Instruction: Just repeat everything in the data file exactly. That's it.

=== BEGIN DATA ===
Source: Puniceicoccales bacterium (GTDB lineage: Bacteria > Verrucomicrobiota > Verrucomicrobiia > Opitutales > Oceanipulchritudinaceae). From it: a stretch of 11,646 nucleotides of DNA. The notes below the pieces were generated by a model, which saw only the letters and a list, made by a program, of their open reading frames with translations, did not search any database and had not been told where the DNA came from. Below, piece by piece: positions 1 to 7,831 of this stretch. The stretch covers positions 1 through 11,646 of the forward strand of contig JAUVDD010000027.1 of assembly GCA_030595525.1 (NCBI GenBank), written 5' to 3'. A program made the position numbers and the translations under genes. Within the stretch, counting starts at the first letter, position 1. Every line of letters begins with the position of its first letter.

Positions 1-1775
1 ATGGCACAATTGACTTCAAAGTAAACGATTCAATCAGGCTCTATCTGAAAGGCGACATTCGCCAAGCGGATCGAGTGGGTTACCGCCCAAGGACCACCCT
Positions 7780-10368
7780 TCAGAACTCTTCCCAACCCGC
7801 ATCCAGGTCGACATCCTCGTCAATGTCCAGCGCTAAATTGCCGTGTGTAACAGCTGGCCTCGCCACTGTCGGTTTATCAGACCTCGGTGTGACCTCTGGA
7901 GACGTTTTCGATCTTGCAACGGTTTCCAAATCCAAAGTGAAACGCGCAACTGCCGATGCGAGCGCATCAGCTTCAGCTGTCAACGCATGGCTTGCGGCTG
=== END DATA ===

Source: Puniceicoccales bacterium (GTDB lineage: Bacteria > Verrucomicrobiota > Verrucomicrobiia > Opitutales > Oceanipulchritudinaceae). From it: a stretch of 11,646 nucleotides of DNA. The notes below the pieces were generated by a model, which saw only the letters and a list, made by a program, of their open reading frames with translations, did not search any database and had not been told where the DNA came from. Below, piece by piece: positions 1 to 7,831 of this stretch. The stretch covers positions 1 through 11,646 of the forward strand of contig JAUVDD010000027.1 of assembly GCA_030595525.1 (NCBI GenBank), written 5' to 3'. A program made the position numbers and the translations under genes. Within the stretch, counting starts at the first letter, position 1. Every line of letters begins with the position of its first letter.

Positions 1-1775
1 ATGGCACAATTGACTTCAAAGTAAACGATTCAATCAGGCTCTATCTGAAAGGCGACATTCGCCAAGCGGATCGAGTGGGTTACCGCCCAAGGACCACCCT
Positions 7780-10368
7780 TCAGAACTCTTCCCAACCCGC
7801 ATCCAGGTCGACATCCTCGTCAATGTCCAGCGCTAAATTGCCGTGTGTAACAGCTGGCCTCGCCACTGTCGGTTTATCAGACCTCGGTGTGACCTCTGGA
7901 GACGTTTTCGATCTTGCAACGGTTTCCAAATCCAAAGTGAAACGCGCAACTGCCGATGCGAGCGCATCAGCTTCAGCTGTCAACGCATGGCTTGCGGCTG